I’m working my way through the tech license, and then I’ll run the General.
Thanks again! Good to read that the truck survived well, but I’m a little confused that the steering wheel was knocked off kilter without damage.
As soon as I read about the clay, I knew what the vibration was.
Some mobiles work as a cross-band repeater. If you’re wanting to get stuff that pairs up well. The FTM-350AR with the GPS attachment, combined with the VX-8G works well. The 350 can operate as a cross band repeater, including linking into a repeater system. Ask permission before you do something like that but it can be used in a pinch to make a repeater system gain a much larger coverage area.
The 350 also has a built in TNC for data communications including APRS. The VX-8G also has a built in TNC for APRS as well as built in GPS. You can probably already tell where this is headed, the 350 can relay APRS info to any other APRS capable radio. IE you can know the location of anyone with APRS capability that can see your main radio. This is very handy for search and rescue type work.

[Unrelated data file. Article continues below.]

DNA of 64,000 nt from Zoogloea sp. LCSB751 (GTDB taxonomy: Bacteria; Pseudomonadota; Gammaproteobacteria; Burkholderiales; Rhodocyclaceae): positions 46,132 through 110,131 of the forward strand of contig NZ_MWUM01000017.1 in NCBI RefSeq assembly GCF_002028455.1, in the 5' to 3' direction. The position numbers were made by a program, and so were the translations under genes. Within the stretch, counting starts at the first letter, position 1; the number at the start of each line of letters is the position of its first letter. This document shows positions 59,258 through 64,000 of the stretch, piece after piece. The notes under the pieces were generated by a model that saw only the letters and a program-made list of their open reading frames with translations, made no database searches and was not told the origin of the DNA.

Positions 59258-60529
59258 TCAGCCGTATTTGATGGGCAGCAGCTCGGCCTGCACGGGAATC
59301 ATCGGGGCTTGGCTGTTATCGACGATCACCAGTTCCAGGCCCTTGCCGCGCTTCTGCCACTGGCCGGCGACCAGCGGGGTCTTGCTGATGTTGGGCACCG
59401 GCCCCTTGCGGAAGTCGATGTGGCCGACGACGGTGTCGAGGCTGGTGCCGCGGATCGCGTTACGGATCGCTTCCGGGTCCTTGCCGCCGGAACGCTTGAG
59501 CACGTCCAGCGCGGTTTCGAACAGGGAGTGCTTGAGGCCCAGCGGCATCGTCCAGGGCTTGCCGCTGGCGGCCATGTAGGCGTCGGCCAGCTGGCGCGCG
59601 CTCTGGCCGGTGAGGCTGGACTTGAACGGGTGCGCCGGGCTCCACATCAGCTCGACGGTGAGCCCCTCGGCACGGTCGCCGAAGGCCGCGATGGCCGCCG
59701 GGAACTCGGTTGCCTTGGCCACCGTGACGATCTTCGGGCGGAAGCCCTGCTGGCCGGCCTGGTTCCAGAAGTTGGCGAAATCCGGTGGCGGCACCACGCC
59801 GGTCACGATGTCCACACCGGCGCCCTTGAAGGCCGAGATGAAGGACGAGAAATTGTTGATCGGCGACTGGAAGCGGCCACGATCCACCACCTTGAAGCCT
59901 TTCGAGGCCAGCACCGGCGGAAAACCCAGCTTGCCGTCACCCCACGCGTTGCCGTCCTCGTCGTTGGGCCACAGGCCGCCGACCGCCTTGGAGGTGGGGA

The caveat is that while running APRS you cannot run cross band repeat. The most useful function though is cross band repeat capability and you can easily get the standard VX-8, or VX7r(what I have) which have dual receive and transmit capability.
Full blown single band repeaters are not simple just because you need some serious cans for tuning for the antenna. You can get by without the cans by having two antennas and using PL tones and making sure the antennas are spaced far enough apart, however that isn’t easily done on a vehicle.
How impressed am I with the 350? It is my next planned purchase, eventually I would like two so I have one in each rig but that’s expensive.
*And as you can tell by the above, I’m a Yaseu guy, Icom also makes good equipment, so does Kenwood. I used a Kenwood TM-V71 during the races and that was an awesome radio. I just tend to lean towards Yaseu for some reason.
As for the steering wheel, I’m not sure exactly how it shifted it’s center but my suspicion is that there is a limiter in the feedback of the power steering. When I hit the ditch and the wheels rapidly changed direction the steering wheel didn’t jerk as much as I would have expected it to. I think it might be a safety feature they’ve put in the power steering system for idiots that wrap their thumbs around the wheel or cross their hand inside.
I’m swinging by the dealership tonight on my way home to see if they have any idea. I need to pick up an replacement rock protector for the drivers side rear quarter anyway.